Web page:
Gaurav Das: End-users (particularly in the case of residential projects) are not very receptive to the idea of a home made in steel, hence the technology – in spite of its benefits – is not being used to its full potential.
What are some of the constraints/challenges while working with this material?
Shetty and Varma: A high level of proficiency is expected from laborers when working with steel. An orientation among the existing labor force needs to be made to formally train then while handling steel structures. Since steel structures need constant maintenance and there is a lack of skilled laborers, the quality of steel structures is inconsistent.
Sekhri: Component fabrication problems, anchor bolt installation problems, steel installation problems and deformation of components are some of the major challenges.
Mangal: The constraints and challenges for the structural steel are similar to all emerging technologies. These challenges include but are not limited to engineering capabilities, high cost of steel structures and lack of market support for steel structures. The cost differential between steel structures and concrete structures have been declining over the decade. The cost can come further down substantially if there is a greater volume of use of structural steel in the building industry. The engineering design of steel structures is lot more precise than concrete structures. The engineering community in India is more familiar with concrete structure, which leads to an inherent bias towards concrete structures. The engineering industry has been lagging behind in updating its structural design capabilities for steel structures. Our engineering capabilities needed during design and during the fabrication of structural steel are not at par with global standards and capabilities. The stock on hand-based CAD/CAD structural design is common in the developed countries. Given the population and size of the construction industry, the market for structural steel is very small. Most of the steel manufactured in India is normal mild steel and smaller steel sections. Here, we also tend to use more recycled steel, which has lower strength vis a vis non-recycled steel. Large steel members needed for high-rise buildings and long-span structures are not fabricated in India, so they have to be imported from China, Japan or Europe. It is a demand-based cycle; unless there is substantial market demand for larger steel sections, the manufactures will not manufacture them in India.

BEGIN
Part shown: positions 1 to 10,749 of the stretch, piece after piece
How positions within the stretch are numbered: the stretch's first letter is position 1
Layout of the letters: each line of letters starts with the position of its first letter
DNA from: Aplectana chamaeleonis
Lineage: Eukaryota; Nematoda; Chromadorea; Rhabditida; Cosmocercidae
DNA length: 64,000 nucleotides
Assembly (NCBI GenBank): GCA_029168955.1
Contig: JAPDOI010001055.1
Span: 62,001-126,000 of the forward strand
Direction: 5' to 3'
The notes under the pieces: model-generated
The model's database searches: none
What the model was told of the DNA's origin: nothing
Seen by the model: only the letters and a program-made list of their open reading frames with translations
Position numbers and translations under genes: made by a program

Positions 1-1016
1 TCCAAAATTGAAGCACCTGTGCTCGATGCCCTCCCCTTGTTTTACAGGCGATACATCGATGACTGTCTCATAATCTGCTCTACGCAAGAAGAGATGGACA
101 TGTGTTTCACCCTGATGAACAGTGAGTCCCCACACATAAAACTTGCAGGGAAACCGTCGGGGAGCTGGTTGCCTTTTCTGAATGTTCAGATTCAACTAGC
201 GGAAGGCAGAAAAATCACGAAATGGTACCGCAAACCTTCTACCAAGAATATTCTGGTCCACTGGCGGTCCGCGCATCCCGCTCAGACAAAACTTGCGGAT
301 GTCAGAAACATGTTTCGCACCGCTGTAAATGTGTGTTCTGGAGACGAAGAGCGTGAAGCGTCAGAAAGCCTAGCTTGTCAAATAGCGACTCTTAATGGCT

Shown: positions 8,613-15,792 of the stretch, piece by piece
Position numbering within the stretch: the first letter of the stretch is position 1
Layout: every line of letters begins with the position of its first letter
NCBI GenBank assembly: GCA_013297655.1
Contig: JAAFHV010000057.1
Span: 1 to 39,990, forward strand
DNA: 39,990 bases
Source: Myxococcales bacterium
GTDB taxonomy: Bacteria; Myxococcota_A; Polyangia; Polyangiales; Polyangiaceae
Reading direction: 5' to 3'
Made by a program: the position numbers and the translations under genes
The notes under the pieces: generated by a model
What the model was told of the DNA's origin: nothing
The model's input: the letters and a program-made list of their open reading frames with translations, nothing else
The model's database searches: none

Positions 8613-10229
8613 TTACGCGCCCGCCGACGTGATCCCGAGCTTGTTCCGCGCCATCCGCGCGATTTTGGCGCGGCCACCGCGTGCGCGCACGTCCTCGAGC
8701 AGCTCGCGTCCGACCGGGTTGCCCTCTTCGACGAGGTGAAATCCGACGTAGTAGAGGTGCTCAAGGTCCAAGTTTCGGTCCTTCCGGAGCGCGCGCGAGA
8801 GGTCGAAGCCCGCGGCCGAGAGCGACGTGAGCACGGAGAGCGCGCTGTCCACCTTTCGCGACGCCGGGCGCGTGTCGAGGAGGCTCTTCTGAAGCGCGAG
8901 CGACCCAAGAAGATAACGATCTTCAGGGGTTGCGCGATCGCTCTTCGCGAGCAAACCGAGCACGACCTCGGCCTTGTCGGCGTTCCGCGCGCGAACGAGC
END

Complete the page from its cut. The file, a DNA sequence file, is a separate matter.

Das: The biggest challenge is lack of skilled and experienced workforce required to deliver these kinds of projects to reap the true benefits.
Where have you seen exemplary use of structural steel recently?
Shetty and Varma: Most projects by Santiago Calatrava use steel to its greatest potential. We recently had the opportunity to see the railway station in Liege, Belgium, which was designed by him and shows an exemplary use of steel.
Mangal: Some of the good examples of use of structural steel include high-rise buildings and long-span structures such as airport terminals. Mumbai International Airport’s Terminal T2 required a tall column-free space for the public concourse. The design solutions for public spaces are creative and inspiring. Jawaharlal Nehru Stadium, New Delhi, was completed in 2010. Its design is unique and creative, and uses structural steel to accomplish design objectives. The original Bangalore International Airport Terminal was designed as a steel structure. The new expansion increases the size of the terminal several-fold seamlessly, thanks to the expandable quality of steel structures. The renovated terminal is a creative solution for the third busiest airport in India. At 442m height, World One Tower in Mumbai would be one of the tallest residential buildings in the world; the wonders of structural steel make its height possible. The design of the tower is creative and sculptural.The Jawaharlal Nehru Stadium, New Delhi, is Nirmal Mangal’s pick for a creative steel structure.